This story is part of our Raising The Bar series. Together with parents, educators, business and community leaders, 13 Action News is leading the discussion on improving education in Southern Nevada. We will connect families with solutions that empower our community to build a foundation for a successful future. If you have an idea for a Raising The Bar story, click here to email us at firstname.lastname@example.org .
Skipping school may be a problem you associate with high school students, but in this installment of Raising the Bar, we found a much younger group isn't showing up.
Principal James Aimetti strides down the hallways of Rex Bell Elementary serve a dual purpose. He is part inspector and part cheerleader.
The 1-star rating the school near Sahara Avenue and Rancho Drive was given by the state means it is among the poorest performing schools in the entire Clark County School District.
And the problems extend far beyond any book.
"We are not just reading, writing, arithmetic anymore," Aimetti said.
People can talk about math and reading scores all they want, but the challenge at Rex Bell and other schools is much more basic than that. Getting students in the door is an issue.
Chronic absenteeism is a problem at Rex Bell and because this is an elementary school, the problems begin at home -- not so much with the students but with the parents.
Absenteeism at elementary schools has caught the attention of new Superintendent Jesus Jara.
"These are adult issues that are really challenging for us and affecting our kids," Jara said.
Here are the numbers. Last school year out of 808 students at Rex Bell about 169 of them -- nearly 21 percent -- were chronically absent. This means those students didn't even show up for school 10 percent of the time.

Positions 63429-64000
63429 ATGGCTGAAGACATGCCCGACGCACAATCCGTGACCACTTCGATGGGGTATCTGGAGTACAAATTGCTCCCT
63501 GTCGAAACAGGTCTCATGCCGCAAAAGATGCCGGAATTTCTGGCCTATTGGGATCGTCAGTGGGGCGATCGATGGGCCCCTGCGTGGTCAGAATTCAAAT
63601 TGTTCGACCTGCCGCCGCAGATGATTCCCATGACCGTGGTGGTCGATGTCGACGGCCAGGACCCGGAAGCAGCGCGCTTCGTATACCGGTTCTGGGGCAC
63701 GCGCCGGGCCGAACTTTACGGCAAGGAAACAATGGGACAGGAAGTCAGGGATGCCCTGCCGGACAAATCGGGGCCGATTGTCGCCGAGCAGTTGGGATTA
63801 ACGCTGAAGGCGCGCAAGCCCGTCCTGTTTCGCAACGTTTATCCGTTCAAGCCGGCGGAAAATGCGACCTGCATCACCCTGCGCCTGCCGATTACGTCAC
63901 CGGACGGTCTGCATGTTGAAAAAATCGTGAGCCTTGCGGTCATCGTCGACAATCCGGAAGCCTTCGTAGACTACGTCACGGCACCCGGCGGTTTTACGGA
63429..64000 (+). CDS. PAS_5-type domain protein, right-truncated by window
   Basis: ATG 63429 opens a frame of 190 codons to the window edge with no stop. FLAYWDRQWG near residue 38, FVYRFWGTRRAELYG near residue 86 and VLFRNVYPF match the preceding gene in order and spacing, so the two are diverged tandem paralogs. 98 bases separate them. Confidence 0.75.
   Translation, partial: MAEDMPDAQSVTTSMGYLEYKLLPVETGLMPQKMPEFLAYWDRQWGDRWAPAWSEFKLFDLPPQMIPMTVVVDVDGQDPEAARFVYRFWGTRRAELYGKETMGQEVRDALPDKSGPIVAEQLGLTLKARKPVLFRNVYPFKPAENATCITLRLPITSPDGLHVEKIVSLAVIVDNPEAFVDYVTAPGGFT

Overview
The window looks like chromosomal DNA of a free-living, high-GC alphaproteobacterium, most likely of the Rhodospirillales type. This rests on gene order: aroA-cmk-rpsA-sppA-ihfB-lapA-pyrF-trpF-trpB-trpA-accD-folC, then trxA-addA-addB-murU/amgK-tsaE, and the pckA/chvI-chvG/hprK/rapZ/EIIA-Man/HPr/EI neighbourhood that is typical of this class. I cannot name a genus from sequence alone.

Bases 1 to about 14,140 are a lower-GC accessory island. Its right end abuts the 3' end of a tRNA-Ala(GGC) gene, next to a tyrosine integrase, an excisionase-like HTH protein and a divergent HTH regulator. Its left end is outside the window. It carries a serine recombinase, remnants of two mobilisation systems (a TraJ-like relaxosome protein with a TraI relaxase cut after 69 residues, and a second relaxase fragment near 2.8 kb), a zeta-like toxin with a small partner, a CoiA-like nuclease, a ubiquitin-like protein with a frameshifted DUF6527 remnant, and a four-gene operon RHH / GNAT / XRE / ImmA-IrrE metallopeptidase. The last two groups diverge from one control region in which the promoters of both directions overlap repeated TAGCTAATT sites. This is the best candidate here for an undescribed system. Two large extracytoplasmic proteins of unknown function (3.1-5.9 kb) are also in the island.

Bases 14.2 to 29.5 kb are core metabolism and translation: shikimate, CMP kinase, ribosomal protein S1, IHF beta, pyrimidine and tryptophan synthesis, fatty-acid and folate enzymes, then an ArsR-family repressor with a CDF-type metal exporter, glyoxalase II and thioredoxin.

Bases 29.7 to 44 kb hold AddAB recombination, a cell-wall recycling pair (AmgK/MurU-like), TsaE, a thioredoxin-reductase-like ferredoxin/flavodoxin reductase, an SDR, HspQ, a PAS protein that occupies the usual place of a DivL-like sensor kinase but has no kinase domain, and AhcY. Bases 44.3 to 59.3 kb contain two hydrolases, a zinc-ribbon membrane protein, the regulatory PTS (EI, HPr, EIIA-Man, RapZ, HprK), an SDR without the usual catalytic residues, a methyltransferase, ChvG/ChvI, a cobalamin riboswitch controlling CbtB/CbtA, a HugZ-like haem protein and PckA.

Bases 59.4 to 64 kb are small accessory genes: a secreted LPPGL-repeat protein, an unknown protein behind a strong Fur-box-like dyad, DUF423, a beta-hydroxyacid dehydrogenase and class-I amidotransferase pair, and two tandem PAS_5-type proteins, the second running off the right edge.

So what is being done about it?
At Rex Bell, a family court judge now comes once a week to meet with chronically absent kids. The goal is to figure out why they are missing school and what role the parents play.
The reasons vary.
"There may be transportation issues. Maybe they don't have money to fix their cars," Aimetti said.
Whatever the reason for those parents, Aimetti says he goes to their homes, warns them their children are in danger of falling behind, and develops a positive incentive program for the student that is meant to encourage better attendance.
"I have seen a difference in some students," Aimetti said. When asked if the program is working, he added, "It's a little too early to tell."
However, Aimetti says parents typically respond well when he stresses the problems kids will face when they fall behind.
That is why he is hopeful this program is going to have a positive impact.